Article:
Harrison's Flowers

Harrison's Flowers is supposed to be a movie about unconditional love, and the lengths that somebody is willing to go because of it. Instead, Harrison's Flowers is two movies, a sappy love story and a stark portrayal of war. The two do not mesh well together, which leaves the overall effect of the film somewhat baffling. What exactly is the point of this film? Elie Chouraqui (The Liars, The Groundhogs) wrote and adapted the movie with Didier Le Pecheur (Don't Let Me Die on a Sunday, News from the Good Lord) from the book Le Diable a l'Avantage by Isabel Ellsen, about Sarah Lloyd (Andie MacDowell, Town & Country, The Muse) and her search for her husband Harrison (David Strathairn, A Map of the World, Limbo). Both work for Newsweek, and Harrison is a Pulitzer Prize winning photojournalist. In the past, he could go into any situation and snap photographs, but now he feels different. He worries that he will not be there for his wife and young children, so he decides to give up his career. Of course this means that is boss sends him out for one last shoot, this time to war-torn Yugoslavia.

Sarah receives news that Harrison is dead, but there is no body as evidence. Everybody around her decides to move on with life, but she steadfastly clings to the idea that he is alive, and that he needs her. She will only accept that he is dead once she sees a body. After seeing somebody whom she believes is Harrison on television, she decides to fly to Yugoslavia to personally save him. Sarah has no idea of the turmoil taking place there. Eric Kyle (Adrien Brody, The Affair of the Necklace, Bread and Roses), a photojournalist associate of Harrison's, does, and decides to help her. They need to journey through battlefields, sniper-infested highways, and other dangers in what surely is some metaphor for the journey of Orpheus. Through all the blood, violence, and gore, Sarah treks on, oblivious to her own safety. Even when other journalists are leaving some vicious battles, she resolutely goes forward.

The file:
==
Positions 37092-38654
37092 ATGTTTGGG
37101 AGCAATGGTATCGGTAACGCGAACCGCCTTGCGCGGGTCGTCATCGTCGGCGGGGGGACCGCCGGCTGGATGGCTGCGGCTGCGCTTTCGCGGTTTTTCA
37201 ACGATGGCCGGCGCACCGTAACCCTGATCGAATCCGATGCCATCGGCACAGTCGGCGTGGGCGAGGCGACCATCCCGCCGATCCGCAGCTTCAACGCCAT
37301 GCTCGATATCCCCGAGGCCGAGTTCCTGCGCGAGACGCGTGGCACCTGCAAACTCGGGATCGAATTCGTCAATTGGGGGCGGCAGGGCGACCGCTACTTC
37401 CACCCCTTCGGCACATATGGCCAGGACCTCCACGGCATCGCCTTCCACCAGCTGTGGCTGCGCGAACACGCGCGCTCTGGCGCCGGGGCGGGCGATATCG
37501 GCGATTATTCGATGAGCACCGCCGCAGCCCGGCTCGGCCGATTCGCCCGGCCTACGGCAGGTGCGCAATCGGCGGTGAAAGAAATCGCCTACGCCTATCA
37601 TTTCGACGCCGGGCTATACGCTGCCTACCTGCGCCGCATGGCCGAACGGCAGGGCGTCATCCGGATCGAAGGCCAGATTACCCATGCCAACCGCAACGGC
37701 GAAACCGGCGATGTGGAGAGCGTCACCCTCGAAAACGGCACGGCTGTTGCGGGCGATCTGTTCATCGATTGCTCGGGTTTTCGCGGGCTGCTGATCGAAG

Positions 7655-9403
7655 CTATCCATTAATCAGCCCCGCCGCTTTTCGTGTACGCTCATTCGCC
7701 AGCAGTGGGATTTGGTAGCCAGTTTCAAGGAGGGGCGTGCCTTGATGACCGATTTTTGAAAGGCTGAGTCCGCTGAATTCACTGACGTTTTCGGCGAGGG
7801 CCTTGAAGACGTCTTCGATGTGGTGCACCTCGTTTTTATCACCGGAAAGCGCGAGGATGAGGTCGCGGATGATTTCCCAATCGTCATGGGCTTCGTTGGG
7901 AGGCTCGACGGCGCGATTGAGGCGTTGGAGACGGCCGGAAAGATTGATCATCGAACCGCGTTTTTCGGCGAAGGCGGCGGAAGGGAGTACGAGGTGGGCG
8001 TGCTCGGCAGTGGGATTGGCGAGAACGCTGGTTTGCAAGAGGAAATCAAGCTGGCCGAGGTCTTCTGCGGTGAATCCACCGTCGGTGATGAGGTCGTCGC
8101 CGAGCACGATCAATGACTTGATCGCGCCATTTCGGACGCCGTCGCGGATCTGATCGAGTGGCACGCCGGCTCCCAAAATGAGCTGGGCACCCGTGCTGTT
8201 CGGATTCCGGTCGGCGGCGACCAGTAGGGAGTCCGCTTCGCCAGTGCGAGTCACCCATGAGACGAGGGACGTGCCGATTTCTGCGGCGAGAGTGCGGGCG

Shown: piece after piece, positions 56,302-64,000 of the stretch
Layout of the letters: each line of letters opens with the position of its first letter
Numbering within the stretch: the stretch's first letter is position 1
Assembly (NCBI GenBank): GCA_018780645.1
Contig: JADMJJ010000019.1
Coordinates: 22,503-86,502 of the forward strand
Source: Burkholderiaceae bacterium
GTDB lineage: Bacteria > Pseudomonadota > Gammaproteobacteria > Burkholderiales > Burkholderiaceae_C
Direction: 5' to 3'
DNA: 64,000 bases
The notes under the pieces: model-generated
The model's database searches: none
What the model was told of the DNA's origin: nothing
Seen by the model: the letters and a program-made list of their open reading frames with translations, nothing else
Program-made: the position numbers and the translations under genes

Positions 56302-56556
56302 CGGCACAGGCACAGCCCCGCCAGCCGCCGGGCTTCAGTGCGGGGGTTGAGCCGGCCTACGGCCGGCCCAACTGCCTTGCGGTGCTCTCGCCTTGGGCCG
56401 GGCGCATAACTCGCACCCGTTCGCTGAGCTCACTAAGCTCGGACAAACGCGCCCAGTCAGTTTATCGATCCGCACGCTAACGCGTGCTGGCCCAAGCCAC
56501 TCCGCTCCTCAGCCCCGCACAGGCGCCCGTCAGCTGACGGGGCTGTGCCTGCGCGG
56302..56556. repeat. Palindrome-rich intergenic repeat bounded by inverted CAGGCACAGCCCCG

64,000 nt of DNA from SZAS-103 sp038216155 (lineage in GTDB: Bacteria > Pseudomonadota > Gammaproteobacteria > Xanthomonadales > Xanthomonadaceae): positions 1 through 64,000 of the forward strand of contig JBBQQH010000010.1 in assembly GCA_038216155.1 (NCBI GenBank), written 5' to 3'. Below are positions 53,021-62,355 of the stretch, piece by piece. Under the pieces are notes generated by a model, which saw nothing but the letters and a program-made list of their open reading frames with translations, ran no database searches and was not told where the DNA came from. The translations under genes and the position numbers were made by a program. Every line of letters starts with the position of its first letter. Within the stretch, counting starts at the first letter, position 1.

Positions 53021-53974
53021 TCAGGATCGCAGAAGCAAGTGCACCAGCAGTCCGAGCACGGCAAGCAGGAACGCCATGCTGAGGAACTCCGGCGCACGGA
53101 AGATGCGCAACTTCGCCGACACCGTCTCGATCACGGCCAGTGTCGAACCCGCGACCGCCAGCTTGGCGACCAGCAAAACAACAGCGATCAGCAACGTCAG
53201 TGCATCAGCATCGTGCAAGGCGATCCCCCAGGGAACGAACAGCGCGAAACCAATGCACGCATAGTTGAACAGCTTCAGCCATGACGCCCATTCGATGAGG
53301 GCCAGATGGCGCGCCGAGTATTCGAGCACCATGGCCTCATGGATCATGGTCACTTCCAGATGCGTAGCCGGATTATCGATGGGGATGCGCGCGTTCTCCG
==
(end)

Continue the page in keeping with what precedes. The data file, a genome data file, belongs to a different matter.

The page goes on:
This would be strong role for MacDowell if written a little better. Chouraqui goes a little too far with some of the combat scenes, especially given the intended audience of Harrison's Flowers. Instead of making Sarah appear brave and loving, she comes off as stupid. It's difficult enough imagining anybody surviving in some of these conditions, much less a woman whose mind is set on one thing. If there were scenes of Sarah trying to deal with the happenings around her, her character would seem stronger. Too much time also goes towards the relationship between Harrison and Sarah. A decent amount of time passes before Harrison leaves for Yugoslavia, and this is to give the audience an emotional attachment to Strathairn so that they will miss him too. The downside is it adds a lot of time to a movie that probably should use some more aggressive editing. The one question looming over the entire movie is whether or not Harrison is alive. By the end of the film, no one really cares one way or another.

Haro Rates It: Okay.
2 hours, 10 minutes, Rated R for strong war violence and gruesome images, pervasive language and brief drug use.

Back to Movies